Generic Skincare Products: As Effective as the Big Brands?
If your budget doesn't extend to $100 or more for skincare, you've probably tried or considered generic alternatives.
These over-the-counter and prescription formulas claim to be identical to their big-name siblings and often come in identical packaging. But will they yield the same results?
Any generic prescription drug—skincare or otherwise—has undergone extensive FDA (Food & Drug Administration) testing to ensure that it is the equivalent of the brand-name product. Additionally, the manufacturing techniques, labeling practices, and production regulation have to meet the same standards as the original product. These identical quality standards mean that you should experience the same results from a generic brand as you would from the brand-name formula.
The only drawback is that the newest formulas may not have a generic equivalent, since when drugs are first released, they are typically patent-protected and generic formulas can't be offered until that patent expires.
However, over-the-counter products are different. They are not regulated or tested the same way, since the FDA considers over-the-counter skincare products to be cosmetics. To the FDA, over-the-counter formulas are low-risk, hard to abuse, and don't need a doctor's expertise to administer. The FDA is, however, heavily involved in regulating the way that these products are labeled. Over-the-counter products have certain standards to ensure the ingredients, warnings, and instructions are clearly spelled out on the label. These standards apply to both brand name and generic products.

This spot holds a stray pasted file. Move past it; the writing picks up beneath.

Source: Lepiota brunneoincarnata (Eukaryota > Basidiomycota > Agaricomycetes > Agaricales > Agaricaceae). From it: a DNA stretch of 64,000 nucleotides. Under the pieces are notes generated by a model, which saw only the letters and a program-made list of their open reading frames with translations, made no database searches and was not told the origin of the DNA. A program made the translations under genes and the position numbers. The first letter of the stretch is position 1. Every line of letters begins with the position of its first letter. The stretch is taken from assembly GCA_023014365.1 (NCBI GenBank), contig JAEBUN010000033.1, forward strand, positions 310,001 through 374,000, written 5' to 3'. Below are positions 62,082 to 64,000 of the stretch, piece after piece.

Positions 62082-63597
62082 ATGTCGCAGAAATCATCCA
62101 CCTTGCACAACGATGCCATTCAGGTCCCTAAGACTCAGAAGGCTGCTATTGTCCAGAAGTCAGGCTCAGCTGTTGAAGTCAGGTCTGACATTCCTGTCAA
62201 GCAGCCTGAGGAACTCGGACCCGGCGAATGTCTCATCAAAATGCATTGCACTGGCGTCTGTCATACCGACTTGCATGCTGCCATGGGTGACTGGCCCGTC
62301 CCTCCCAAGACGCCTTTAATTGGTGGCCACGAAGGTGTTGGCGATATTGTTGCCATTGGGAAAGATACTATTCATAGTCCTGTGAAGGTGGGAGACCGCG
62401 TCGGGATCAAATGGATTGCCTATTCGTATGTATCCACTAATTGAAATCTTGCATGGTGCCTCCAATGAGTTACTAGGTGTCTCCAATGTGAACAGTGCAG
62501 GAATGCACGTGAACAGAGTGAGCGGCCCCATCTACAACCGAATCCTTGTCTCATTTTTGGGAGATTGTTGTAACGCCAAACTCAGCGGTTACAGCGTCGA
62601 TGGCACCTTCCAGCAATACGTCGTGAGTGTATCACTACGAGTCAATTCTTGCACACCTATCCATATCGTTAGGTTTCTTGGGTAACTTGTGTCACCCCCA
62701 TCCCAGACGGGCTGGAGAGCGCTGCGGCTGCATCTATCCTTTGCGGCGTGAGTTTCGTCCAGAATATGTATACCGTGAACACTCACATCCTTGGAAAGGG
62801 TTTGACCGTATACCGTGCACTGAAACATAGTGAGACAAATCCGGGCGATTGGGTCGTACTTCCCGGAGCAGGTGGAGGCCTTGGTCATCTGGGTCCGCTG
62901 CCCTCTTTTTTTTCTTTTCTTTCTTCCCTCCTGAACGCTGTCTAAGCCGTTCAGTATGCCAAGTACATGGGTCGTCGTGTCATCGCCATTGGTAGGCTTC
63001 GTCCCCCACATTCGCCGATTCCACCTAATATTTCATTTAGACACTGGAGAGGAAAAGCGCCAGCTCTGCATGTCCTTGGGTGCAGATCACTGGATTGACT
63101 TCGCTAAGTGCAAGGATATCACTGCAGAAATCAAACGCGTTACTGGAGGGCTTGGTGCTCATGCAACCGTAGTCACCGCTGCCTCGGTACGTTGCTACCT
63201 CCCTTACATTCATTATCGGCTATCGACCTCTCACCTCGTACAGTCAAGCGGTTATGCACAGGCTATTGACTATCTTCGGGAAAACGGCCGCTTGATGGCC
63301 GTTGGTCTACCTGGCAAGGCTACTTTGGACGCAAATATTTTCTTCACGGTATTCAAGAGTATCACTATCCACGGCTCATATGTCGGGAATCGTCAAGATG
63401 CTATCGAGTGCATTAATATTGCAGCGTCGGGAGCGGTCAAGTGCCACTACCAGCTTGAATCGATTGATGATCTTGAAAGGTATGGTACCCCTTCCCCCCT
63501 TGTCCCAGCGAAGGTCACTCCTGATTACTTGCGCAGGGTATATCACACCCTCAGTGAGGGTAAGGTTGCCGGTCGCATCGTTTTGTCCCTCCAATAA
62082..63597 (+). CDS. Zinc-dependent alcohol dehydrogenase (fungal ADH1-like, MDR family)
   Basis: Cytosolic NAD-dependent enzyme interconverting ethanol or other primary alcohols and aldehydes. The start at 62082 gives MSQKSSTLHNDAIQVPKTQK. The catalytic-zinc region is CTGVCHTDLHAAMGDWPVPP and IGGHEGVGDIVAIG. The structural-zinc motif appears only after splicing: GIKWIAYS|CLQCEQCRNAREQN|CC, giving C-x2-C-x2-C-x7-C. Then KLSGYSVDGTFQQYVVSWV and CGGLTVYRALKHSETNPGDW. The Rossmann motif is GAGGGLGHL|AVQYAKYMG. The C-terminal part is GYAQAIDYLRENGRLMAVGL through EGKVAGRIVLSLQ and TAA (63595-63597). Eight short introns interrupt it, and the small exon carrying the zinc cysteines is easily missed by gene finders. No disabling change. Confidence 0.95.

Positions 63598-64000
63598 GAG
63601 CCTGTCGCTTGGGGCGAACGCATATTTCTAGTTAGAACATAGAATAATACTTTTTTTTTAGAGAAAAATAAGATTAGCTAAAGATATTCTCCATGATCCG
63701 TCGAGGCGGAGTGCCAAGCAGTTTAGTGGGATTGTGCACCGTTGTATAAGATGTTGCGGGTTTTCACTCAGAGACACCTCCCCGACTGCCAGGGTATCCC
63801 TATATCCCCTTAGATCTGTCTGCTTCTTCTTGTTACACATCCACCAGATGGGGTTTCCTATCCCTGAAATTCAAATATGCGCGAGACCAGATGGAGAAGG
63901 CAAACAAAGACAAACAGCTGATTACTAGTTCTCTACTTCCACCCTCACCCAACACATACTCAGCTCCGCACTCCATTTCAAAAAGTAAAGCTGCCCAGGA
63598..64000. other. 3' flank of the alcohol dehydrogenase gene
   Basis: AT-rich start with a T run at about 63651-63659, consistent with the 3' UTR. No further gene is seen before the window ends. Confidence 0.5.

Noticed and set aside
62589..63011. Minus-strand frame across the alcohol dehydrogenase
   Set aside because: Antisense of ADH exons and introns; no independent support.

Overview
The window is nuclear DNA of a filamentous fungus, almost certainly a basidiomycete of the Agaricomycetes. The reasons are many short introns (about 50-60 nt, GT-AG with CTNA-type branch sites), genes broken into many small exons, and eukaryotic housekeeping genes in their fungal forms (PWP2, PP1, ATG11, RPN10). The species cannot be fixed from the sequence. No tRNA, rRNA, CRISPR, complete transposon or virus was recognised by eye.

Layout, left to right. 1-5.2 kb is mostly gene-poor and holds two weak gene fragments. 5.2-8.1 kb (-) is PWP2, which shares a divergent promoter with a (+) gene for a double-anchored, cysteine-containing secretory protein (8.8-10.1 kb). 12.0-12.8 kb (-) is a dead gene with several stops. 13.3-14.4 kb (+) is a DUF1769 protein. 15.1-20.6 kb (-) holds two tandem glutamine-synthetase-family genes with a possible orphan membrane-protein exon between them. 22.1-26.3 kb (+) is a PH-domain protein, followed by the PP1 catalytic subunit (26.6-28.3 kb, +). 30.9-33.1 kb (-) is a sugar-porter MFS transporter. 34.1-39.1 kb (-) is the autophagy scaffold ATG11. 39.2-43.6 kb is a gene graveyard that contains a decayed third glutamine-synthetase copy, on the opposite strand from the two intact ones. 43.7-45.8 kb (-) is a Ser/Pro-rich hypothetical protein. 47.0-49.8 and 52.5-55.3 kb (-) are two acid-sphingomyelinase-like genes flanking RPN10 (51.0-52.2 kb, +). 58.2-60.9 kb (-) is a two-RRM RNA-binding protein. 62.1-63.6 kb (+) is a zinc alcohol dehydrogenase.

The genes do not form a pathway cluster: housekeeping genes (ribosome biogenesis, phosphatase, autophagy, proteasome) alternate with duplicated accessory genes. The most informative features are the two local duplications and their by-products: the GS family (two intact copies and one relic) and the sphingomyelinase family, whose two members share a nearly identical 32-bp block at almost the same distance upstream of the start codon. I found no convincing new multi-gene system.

Because of the lessened regulation, consumers have to perform the research and comparison between brand name and generic skincare products. Don't be fooled by the packaging or shelf placement; the key is reading both labels.
First, take a look at the ingredient list for each product. Are the percentages of the active ingredients the same? If no percentages are listed, are they listed in the same order? Generic brands may skimp on the concentration of the key ingredients, or leave out some of the soothing ingredients that can help reduce skin irritation, especially if you have sensitive skin. Stronger formulas, especially in the case of acne medication, can be rough on skin. So you may want to consult a dermatologist to help steer you in the right direction.
The overall quality of over-the-counter generic skincare is getting better and better. The risk of it not working is going to put a much smaller dent in your wallet than the original formula. And if you are choosing generic, you know that the original was effective enough to last in the competitive marketplace, so it's probably well worth a try.
Fda.gov: "Regulation of Non-Prescription Drug Products." U.S. Food and Drug Administration. Web. January 5, 2011. http://www.fda.gov/downloads/AboutFDA/CentersOffices/CDER/UCM148055.pdf
Health.uab.edu: "Generic Drugs." UAB Health System. Web. 2008. http://www.health.uab.edu/17716/
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